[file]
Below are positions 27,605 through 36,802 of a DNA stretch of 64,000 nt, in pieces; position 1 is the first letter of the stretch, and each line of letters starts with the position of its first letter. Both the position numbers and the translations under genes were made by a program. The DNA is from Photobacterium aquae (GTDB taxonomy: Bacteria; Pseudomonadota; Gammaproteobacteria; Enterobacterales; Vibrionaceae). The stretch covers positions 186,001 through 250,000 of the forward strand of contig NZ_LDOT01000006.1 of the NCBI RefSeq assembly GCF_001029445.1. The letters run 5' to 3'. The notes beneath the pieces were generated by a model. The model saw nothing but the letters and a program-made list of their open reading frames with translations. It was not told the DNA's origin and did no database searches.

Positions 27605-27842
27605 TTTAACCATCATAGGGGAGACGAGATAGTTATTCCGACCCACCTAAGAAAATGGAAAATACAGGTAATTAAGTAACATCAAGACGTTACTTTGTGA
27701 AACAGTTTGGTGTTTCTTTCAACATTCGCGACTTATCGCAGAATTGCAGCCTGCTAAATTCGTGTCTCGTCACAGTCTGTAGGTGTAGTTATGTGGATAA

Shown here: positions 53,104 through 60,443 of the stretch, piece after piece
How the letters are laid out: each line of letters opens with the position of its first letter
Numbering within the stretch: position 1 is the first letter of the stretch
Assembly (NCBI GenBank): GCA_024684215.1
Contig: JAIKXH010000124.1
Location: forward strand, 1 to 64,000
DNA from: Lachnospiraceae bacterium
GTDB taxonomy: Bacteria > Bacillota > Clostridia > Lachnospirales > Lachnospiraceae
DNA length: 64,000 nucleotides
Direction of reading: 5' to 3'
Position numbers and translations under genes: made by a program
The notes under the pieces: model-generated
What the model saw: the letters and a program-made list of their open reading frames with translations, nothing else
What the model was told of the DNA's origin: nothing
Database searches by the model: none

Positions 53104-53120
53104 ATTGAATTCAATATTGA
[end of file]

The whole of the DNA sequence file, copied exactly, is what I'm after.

Below are positions 27,605 through 36,802 of a DNA stretch of 64,000 nt, in pieces; position 1 is the first letter of the stretch, and each line of letters starts with the position of its first letter. Both the position numbers and the translations under genes were made by a program. The DNA is from Photobacterium aquae (GTDB taxonomy: Bacteria; Pseudomonadota; Gammaproteobacteria; Enterobacterales; Vibrionaceae). The stretch covers positions 186,001 through 250,000 of the forward strand of contig NZ_LDOT01000006.1 of the NCBI RefSeq assembly GCF_001029445.1. The letters run 5' to 3'. The notes beneath the pieces were generated by a model. The model saw nothing but the letters and a program-made list of their open reading frames with translations. It was not told the DNA's origin and did no database searches.

Positions 27605-27842
27605 TTTAACCATCATAGGGGAGACGAGATAGTTATTCCGACCCACCTAAGAAAATGGAAAATACAGGTAATTAAGTAACATCAAGACGTTACTTTGTGA
27701 AACAGTTTGGTGTTTCTTTCAACATTCGCGACTTATCGCAGAATTGCAGCCTGCTAAATTCGTGTCTCGTCACAGTCTGTAGGTGTAGTTATGTGGATAA

Shown here: positions 53,104 through 60,443 of the stretch, piece after piece
How the letters are laid out: each line of letters opens with the position of its first letter
Numbering within the stretch: position 1 is the first letter of the stretch
Assembly (NCBI GenBank): GCA_024684215.1
Contig: JAIKXH010000124.1
Location: forward strand, 1 to 64,000
DNA from: Lachnospiraceae bacterium
GTDB taxonomy: Bacteria > Bacillota > Clostridia > Lachnospirales > Lachnospiraceae
DNA length: 64,000 nucleotides
Direction of reading: 5' to 3'
Position numbers and translations under genes: made by a program
The notes under the pieces: model-generated
What the model saw: the letters and a program-made list of their open reading frames with translations, nothing else
What the model was told of the DNA's origin: nothing
Database searches by the model: none

Positions 53104-53120
53104 ATTGAATTCAATATTGA